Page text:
I think the bigger, broader issue really is, does Berkshire eventually get too big to really grow at an adequate rate of return? And again, that bar is much lower because their cost of capital is much lower. Then [there's the issue of] whether or not the next CEO doesn't sort of maintain the trajectory on returns that Buffett and Munger have been putting in place more recently. I think it's really unfair to sort of compare it to what they've done historically over the last, say, 40 years. I think you really got to look at where the firm is now and what the capacity is now.
Glaser: So what would you have to see in order for a moat rating to go from wide to narrow, the specific metrics that would kind of tip you in that direction?
Warren: I think it really boils down to the returns and sort of the opportunity sets that they have in front of them. I mean, if you didn't see them investing in value-creating projects, and potentially destroying capital or basically investing in projects that were destroying value for shareholders, then I think you could definitely start to make the case that the moat is diminishing from where it has been historically.
That said, there's always the question of what would it take for Berkshire to lose its moat, and I think that's a much harder ask as time goes on. If you do even sort of a sum-of-the-parts breakdown of the firm overall, you've got a lot of solidly narrow-moat firms. Again, if we go back to BNSF and MidAmerican, they both operate in regulated industries and pretty much have decent returns baked into their operations over the long run. The insurance business historically on the reinsurance side has been sort of a no-moat business, but the property & casualty side can be a narrow-moat business. We think that Berkshire's operations overall are in the narrow-moat category. The key driver there is underwriting profitability and sort of the consistency of their underwriting and the conservative nature of it that they bring to the table.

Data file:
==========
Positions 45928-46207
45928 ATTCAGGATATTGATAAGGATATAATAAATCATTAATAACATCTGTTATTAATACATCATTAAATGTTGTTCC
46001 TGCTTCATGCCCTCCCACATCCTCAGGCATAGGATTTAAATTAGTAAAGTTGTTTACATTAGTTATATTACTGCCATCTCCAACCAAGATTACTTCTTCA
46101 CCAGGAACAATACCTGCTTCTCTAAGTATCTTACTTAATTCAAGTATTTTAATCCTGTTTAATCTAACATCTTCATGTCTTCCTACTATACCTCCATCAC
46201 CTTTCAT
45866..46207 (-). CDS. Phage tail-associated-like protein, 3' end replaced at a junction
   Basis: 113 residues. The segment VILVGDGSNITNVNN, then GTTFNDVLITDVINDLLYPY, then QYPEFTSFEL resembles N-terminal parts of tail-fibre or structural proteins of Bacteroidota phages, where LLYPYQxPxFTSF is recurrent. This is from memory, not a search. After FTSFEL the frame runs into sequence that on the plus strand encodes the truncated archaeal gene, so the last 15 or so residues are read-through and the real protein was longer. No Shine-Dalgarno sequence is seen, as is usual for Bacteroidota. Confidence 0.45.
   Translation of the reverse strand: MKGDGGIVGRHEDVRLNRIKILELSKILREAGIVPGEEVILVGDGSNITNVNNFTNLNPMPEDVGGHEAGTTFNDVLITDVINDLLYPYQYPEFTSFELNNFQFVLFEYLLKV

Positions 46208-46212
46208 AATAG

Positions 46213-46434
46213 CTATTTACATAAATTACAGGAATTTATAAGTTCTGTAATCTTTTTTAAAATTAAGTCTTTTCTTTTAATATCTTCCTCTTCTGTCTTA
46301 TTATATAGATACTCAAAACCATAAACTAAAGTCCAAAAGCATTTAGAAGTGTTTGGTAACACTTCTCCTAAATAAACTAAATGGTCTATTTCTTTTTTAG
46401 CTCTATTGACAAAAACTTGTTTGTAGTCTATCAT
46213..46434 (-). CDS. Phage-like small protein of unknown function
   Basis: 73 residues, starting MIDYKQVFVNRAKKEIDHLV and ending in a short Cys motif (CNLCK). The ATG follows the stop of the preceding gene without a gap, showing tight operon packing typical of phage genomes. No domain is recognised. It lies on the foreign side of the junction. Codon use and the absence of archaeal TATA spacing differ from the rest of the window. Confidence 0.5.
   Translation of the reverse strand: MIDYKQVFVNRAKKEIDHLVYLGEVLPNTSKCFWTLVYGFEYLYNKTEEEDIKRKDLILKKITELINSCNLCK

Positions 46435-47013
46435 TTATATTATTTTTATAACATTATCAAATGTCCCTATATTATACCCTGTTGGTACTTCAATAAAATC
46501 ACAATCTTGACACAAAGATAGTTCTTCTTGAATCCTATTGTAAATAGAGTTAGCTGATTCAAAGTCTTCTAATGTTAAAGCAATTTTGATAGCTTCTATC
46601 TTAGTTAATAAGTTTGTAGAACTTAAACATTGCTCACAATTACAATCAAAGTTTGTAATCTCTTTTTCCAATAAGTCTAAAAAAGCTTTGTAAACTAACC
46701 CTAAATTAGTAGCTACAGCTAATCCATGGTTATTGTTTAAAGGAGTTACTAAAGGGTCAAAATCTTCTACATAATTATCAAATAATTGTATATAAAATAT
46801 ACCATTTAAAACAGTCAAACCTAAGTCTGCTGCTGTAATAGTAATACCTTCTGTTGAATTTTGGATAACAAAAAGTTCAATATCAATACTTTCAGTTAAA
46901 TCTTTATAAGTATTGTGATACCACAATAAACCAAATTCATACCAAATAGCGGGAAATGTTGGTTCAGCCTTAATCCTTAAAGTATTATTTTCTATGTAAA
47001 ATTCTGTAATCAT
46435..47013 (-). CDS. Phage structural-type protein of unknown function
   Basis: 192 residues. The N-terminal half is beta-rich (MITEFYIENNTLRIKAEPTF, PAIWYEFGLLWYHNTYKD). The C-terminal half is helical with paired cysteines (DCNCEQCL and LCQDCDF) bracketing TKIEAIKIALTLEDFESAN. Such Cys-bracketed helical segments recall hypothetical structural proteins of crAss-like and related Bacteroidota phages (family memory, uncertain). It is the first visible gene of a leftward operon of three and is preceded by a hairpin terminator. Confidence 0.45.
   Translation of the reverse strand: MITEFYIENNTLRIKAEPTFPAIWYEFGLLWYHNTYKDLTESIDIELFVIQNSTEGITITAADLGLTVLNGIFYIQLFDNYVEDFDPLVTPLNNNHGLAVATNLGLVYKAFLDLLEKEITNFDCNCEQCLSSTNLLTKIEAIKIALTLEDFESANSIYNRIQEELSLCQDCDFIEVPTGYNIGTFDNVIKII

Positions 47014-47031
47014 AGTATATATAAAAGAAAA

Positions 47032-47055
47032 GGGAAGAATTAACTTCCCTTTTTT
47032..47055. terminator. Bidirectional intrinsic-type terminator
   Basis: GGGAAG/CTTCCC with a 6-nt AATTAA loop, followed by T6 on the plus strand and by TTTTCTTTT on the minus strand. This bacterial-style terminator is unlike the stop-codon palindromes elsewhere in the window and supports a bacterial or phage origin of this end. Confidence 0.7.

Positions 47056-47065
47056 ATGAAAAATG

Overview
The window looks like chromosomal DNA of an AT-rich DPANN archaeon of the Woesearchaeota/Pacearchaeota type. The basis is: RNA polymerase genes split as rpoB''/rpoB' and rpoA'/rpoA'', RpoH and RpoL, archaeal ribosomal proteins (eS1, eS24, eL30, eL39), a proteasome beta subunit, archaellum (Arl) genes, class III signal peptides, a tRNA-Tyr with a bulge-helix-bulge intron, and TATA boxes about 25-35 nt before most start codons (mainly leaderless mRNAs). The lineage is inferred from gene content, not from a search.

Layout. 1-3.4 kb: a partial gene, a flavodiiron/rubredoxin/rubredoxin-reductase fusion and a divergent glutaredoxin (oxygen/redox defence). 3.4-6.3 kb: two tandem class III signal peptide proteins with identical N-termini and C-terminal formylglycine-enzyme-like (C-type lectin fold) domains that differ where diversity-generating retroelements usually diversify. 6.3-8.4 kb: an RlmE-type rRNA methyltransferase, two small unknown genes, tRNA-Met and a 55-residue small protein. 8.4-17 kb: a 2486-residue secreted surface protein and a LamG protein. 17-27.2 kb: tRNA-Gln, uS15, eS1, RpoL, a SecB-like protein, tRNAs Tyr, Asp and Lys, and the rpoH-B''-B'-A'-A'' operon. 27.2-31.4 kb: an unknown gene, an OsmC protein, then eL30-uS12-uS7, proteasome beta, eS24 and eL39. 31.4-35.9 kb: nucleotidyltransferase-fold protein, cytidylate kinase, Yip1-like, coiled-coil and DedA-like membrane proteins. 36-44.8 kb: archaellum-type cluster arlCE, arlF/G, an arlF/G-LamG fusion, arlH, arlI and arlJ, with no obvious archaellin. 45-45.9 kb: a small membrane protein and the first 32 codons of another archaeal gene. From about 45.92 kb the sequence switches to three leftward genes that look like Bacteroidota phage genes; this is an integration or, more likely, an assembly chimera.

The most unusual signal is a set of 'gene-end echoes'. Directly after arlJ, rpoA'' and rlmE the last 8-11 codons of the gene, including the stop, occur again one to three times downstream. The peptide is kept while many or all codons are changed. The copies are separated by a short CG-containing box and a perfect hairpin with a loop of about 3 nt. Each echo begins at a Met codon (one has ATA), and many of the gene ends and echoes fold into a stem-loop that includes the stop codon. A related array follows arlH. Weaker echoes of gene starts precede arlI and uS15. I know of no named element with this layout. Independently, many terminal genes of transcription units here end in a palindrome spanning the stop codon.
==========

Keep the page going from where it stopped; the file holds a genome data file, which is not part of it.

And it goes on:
So we don't really see too much happening with those three legs, which are very big legs within the organization. Then when you look at all the other businesses down the rest of the subsidiaries, overall Buffett has made a point of investing in strong companies with strong franchises that can sustain themselves over time. So we don't really see those losing sort of the moatiness that they have baked into them.
Glaser: So for an investor considering Berkshire today, what should they be thinking about the narrowing moat and potential valuation right now?
Warren: As far as the moat narrowing over time, it's going to happen. Any wide-moat firm eventually will narrow over time. I mean, it's just a matter of time and math. I mean, it's just almost impossible to say that a wide-moat firm will have that wide-moat forever. But even in a narrow moat, any firm that has a narrow moat is still generating excess returns for shareholders, and it's still a good long-term investment. So I think that investors need to sort of look at it from that perspective.
When we think about valuation on Berkshire, the stock has actually had a bit of a run here this year, and it's now trading at sort of 90% of our fair value estimate. It's kind of hard to get really excited about it from that perspective. We still feel that prices closer to that kind of 1.2 times book value are more appropriate for long-term investors looking for a margin of safety when they put their money to work. That said, it's hard to see the stock breaking through that 1.2 times, so if it gets anywhere closer to 1.25, it's probably not a bad place to start putting money to work.
Glaser: Gregg, thanks for joining me today.
Warren: Thanks for having me.
Glaser: For Morningstar, I'm Jeremy Glaser.